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ANSI C and object-oriented programming

Do you think that to program in an object-oriented style you need an object-oriented language?
Well, you're wrong. It seems to be a common myth that you need an object-oriented language to
implement an object-oriented design and, although languages such as C++ and Java provide many
features that encourage this style of design, you can benefit equally well from the use of objects in
imperative languages such as C.
The Web-Server uses no global data. All data is presented as objects to the user. The object type is
a C struct. Each object type has a number of member functions or methods associated with the
object. Accessing the data in the objects is done via these member functions. You should never
directly access the data in the C struct. The member functions starts with the same name as the
type. For example, class HttpRequest has a member function getHeaderValue. The fully qualified C
function name will therefore be HttpRequest_getHeaderValue and the C++ name will be
All C member functions take a pointer to an instance of the type as the first argument. For example,
the HttpRequest_getHeaderValue takes the HttpRequest* type as the first argument. You use the
"this" pointer in C++, thus you do not explicitly pass in the pointer to the class itself.

C code:
const char* HttpRequest_getHeaderValue(HttpRequest* o, const char* name);
C++ code:
const char* HttpRequest::getHeaderValue(const char* name);
We use the notation "o" as the "object pointer" in the C code, which is equivalent to the automatic
"this" pointer in C++.
Some of the classes in Barracuda are abstract classes, which can be seen as a protocol between the
Web-Server and the application code. You must inherit and implement the functionality of the
abstract class before registering an instance of the class with the Web-Server. Such a class is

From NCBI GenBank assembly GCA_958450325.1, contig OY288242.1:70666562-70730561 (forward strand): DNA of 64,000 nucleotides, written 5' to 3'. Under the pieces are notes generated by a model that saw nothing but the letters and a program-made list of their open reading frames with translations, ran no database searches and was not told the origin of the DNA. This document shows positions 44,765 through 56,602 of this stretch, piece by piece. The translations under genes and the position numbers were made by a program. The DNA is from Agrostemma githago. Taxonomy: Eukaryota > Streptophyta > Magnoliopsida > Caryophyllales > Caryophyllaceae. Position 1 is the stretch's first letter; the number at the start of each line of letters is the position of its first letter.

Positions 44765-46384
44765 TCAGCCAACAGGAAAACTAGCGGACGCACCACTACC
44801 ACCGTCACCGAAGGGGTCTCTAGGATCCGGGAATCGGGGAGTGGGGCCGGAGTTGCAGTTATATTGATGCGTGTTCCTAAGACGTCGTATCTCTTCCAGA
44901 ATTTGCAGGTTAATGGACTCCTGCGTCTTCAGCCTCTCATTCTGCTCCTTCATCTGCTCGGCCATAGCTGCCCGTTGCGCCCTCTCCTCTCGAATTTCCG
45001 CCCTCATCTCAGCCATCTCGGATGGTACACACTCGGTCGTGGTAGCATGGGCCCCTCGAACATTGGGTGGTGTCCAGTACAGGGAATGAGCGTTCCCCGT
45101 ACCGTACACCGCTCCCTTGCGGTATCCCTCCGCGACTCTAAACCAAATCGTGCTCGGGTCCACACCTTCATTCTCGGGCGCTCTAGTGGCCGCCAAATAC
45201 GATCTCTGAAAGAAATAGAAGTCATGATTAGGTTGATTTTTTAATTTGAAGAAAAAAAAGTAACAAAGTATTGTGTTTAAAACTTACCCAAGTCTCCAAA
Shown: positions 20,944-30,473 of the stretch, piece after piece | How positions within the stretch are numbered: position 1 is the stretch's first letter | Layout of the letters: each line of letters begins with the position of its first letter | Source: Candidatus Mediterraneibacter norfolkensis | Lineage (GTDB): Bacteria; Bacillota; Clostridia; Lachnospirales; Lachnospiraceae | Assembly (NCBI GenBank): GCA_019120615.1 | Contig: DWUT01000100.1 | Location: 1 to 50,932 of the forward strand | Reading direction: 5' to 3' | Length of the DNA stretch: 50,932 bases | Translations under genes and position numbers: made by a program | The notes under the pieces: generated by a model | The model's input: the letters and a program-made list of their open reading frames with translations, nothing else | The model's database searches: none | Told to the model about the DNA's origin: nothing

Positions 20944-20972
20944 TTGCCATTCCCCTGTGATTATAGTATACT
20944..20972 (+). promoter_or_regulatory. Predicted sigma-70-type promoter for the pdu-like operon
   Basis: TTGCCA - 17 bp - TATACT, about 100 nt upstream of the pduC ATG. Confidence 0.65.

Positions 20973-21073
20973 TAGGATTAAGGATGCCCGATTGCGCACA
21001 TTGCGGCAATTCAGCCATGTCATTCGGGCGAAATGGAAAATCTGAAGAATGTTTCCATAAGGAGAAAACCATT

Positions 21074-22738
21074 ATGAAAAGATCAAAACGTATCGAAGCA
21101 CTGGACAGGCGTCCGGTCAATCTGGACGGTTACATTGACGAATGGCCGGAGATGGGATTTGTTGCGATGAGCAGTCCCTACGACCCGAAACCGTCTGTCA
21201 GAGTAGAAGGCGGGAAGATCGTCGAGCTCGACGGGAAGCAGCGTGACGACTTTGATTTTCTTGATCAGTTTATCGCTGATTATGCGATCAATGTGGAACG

typedef struct
HttpPage super; /* As if inherited */
int myOwnVar;
} MyPage;
The HttpPage object is actually an aggregate of the MyPage type. It is important that HttpPage is
the first aggregate in the struct. For example, the following code will not work.

typedef struct
int myOwnVar;
HttpPage super; /* Ooops */
} MyNonWorkingPage;
A C++ compilers will be memory compatible with the C code if you write:

C code:
typedef struct
HttpPage super; /* As if inherited */
int myOwnVar;
} MyPage;
C++ code is memory compatible with above code:
class MyPage : public HttpPage
int myOwnVar;
In C++ a constructor is used to initialize an instance of a class. We use the notation "struct name"
followed by the name "_constructor"; for example, the HttpPage C initialization function name is
HttpPage_constructor and the C++ version is HttpPage::HttpPage. You must explisitly call the
constructor as a function when writing C code. The following code example shows how to write a
constructor for the MyPage class.

MyPage_constructor(MyPage * o)
/* It is safe to typecast MyPage to HttpPage since HttpPage is the first
* aggregate in MyPage. We have to explisitly downcast MyPage to HttpPage
* in C code. C++ would implisitly downcast the type.
HttpPage_constructor((HttpPage*)o,MyPage_service, "MyPage");
The second argument, MyPage_service, is the page service function. In a pure C++ environment, one
would typically use virtual functions for overloading the behavior in the super class, but virtual
functions cannot be used by C code, thus C function pointers must be used in both C and C++ code.
Other classes such as the HttpDir class can be used as is, or can be overloaded, that is, the
functionality of the HttpDir class can be extended or customized. Using function pointers does this
and one can replace the default service function in the HttpDir with a customized service function.
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